I am the Queen,
the gatherer-up of treasures,
first of those who merit worship.
Thus Gods have established me
in many places with many homes
to enter and abide in.
Through me alone
all eat the food that feeds them,
– each man who sees, breathes, hears
the word outspoken.
They know it not,
yet I reside in the essence of the Universe.
Hear, one and all,
the truth as I declare it.
I, verily, myself announce
and utter the word
that Gods and men alike
I make the man I love
make him nourished, a sage,
and one who knows Brahman.
I bend the bow
for Rudra [Shiva],
that his arrow may strike,
and slay the hater of devotion.
I rouse and order
battle for the people,
I created Earth and Heaven
and reside as their Inner Controller.
On the world's summit
I bring forth sky as the Father:
my home is in the waters,
in the ocean as Mother.
Thence I pervade all existing creatures,
as their Inner Supreme Self,
and manifest them with my body.
I created all worlds
at my will,
without any higher being,
and permeate and dwell
The eternal and infinite consciousness is I,
it is my greatness
dwelling in everything."
Shaktism is a branch of Hinduism that includes a diverse collection of traditions that worship the feminine as the supreme deity or Ultimate Reality. The goddess worshipped is often called Shakti or simply Devi, which means "goddess"
Shaktism is, together with Vaishnavism and Shaivism, one of the major forms of modern Hinduism and is especially popular in Bengal and Assam. Shakti is conceived of either as the paramount goddess or as the consort of a male deity, generally Shiva.
Many Hindus worship Shakti as the divine mother who calls for absolute surrender. Yogis regard Shakti as the power, lying dormant within the body as a coiled serpent (kundalini), that must be aroused and realized to reach spiritual liberation.
Archaeological finding suggest that Shaktism goes back to prehistoric times. The Goddess does feature in the Vedas themselves, but scholars suggest that mainstream worship comes from other sources. She appears in the Epics and Puranas, especially the Markandeya Purana. It is in the Tantras that she appears to take the role of the Supreme.
There appear to be no strong sampradayic links, and Shaktism may have been passed down in a broader fashion, largely through local and village customs, and through connections with other schools such as Shaivism.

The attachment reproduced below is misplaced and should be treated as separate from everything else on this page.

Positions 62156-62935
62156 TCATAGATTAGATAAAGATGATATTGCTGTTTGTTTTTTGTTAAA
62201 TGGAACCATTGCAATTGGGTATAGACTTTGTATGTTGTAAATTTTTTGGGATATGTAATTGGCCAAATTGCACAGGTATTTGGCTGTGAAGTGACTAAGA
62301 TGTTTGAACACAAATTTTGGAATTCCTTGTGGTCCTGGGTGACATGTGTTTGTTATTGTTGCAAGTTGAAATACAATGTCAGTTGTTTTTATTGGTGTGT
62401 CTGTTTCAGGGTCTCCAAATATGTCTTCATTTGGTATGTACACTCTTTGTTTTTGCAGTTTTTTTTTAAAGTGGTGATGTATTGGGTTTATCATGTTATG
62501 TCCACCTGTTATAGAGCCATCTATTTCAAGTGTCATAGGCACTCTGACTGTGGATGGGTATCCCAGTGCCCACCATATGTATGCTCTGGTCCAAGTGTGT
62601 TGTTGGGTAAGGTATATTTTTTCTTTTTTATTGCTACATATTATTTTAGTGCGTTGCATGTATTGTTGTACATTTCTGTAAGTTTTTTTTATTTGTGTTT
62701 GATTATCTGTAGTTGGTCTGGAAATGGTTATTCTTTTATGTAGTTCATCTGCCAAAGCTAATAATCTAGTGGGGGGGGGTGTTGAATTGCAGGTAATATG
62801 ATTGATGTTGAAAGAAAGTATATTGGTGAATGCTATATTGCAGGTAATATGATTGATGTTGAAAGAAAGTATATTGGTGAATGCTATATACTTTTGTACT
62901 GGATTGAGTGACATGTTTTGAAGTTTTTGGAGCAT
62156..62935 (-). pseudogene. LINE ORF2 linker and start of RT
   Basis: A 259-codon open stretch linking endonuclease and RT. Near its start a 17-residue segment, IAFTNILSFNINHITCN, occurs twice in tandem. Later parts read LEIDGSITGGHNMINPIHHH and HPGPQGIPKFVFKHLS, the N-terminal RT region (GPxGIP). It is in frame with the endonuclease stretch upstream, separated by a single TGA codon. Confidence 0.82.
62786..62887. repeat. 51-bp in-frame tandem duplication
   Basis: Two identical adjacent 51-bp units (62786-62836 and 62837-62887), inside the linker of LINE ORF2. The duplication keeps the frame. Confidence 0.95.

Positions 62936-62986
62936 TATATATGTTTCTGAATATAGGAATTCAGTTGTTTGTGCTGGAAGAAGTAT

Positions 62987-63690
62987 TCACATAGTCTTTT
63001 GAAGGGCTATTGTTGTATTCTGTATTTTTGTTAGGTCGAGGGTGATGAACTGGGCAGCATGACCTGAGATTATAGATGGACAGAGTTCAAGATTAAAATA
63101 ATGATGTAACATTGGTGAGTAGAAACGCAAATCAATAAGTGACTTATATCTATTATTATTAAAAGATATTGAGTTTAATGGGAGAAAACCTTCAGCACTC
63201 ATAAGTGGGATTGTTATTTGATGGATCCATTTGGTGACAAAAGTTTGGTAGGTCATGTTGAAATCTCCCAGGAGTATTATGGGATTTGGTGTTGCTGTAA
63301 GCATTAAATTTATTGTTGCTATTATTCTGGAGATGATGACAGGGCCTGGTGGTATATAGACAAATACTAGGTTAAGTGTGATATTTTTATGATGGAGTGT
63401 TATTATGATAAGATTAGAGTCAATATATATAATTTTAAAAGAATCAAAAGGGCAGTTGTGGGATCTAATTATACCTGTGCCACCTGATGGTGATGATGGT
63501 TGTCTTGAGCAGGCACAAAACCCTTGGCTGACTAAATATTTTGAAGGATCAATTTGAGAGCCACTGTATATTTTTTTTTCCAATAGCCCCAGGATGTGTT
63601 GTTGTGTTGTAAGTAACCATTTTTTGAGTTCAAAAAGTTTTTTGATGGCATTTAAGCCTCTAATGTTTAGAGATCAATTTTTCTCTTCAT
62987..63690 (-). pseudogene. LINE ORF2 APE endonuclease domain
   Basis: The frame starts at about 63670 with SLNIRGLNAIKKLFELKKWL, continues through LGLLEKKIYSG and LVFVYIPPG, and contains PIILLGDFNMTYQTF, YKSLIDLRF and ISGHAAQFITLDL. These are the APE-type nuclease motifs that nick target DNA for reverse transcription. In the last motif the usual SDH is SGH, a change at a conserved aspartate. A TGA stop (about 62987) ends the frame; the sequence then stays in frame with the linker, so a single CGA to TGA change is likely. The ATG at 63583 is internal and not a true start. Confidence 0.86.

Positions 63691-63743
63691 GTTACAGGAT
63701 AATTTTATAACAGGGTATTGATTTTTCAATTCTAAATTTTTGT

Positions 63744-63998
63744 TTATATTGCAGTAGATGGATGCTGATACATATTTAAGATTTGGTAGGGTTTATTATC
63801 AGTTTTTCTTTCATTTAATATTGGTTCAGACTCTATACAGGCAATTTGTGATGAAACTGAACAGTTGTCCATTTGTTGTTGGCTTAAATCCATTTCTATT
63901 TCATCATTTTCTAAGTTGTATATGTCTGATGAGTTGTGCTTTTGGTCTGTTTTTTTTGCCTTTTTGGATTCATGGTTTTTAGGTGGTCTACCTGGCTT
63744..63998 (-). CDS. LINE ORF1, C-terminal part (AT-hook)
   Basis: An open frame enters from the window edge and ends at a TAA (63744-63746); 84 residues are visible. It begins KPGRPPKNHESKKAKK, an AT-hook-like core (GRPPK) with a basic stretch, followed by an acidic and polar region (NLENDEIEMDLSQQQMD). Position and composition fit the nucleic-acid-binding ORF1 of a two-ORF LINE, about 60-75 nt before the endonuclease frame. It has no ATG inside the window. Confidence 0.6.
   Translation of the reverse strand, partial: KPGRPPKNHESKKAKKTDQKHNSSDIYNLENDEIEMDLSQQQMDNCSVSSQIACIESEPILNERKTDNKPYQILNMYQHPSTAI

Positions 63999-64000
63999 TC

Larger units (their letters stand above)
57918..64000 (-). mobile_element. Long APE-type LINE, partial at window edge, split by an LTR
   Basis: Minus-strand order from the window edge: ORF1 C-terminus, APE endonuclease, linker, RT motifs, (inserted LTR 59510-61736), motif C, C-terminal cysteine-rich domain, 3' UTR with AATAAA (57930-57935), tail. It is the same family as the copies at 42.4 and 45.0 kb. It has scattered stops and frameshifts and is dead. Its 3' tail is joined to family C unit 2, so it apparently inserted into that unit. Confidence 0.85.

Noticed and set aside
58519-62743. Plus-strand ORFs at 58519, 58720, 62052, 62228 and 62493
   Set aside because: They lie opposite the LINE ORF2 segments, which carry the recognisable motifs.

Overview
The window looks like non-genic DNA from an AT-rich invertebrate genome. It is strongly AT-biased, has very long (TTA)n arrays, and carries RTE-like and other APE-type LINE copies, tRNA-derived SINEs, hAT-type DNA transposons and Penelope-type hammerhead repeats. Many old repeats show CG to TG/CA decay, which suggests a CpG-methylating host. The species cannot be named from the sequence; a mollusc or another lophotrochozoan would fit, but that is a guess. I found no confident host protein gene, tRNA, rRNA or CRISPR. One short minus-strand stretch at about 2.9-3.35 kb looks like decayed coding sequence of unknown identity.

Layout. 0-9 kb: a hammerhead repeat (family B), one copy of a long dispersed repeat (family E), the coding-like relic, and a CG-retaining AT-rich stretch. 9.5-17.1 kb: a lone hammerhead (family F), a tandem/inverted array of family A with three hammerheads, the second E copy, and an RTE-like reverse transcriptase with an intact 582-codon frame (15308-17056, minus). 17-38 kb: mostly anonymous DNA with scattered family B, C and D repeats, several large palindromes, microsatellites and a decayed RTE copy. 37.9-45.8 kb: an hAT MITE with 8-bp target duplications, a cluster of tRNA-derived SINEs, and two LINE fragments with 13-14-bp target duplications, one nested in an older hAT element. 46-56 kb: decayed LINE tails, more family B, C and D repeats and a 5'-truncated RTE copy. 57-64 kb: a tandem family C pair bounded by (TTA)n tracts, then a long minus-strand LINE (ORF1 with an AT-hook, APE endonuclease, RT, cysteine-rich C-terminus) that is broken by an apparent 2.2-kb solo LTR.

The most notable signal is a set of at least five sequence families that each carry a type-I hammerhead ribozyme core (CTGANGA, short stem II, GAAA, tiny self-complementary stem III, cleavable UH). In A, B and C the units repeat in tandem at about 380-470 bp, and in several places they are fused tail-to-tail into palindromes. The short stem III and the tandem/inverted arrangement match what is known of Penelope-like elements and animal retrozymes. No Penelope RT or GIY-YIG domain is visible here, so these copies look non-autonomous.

Shaktism has greatly influenced modern thinkers such as Ramakrishna and Aurobindo. Not surprisingly Devi in her fiercer forms has become the patron deity of women’s liberation movements.
Wherever Hindus have settled throughout the world, there are now a number of prominent Devi temples.
Hindus in general, and Shaktas in particular, approach the Devi in a multiplicity of forms. There are thousands of goddess forms, many of them associated with particular temples, geographic entities or even individual villages. The form chosen by a particular Hindu depends on many factors, including family tradition, regional practice, guru lineage, and personal resonance, among others.
Among these innumerable manifestations of Shakti, there are a few highly popular goddess forms that are more widely known and worshiped throughout the Hindu world and therefore stand out among others. These principal benevolent goddesses are:
The goddess as Mahadevi, the apical principle of the universeRead More
The goddess of destruction and transformation, as well as the devourer of time.Read More
The goddess of Material Fulfillment (wealth, health, fortune, love, beauty, fertility, etc.); consort of VishnuRead More
The goddess of spiritual fulfillment, Divine Love; consort of ShivaRead More
The goddess of cultural fulfillment (knowledge, music, arts and sciences, etc.); consort of Brahma.Read More
The Goddess as Mother of Mantras.Read More
The Goddess as Divine River (the Ganges River)Read More
The Goddess as consort of Rama.Read More
The Goddess as Consort of Krishna.Read More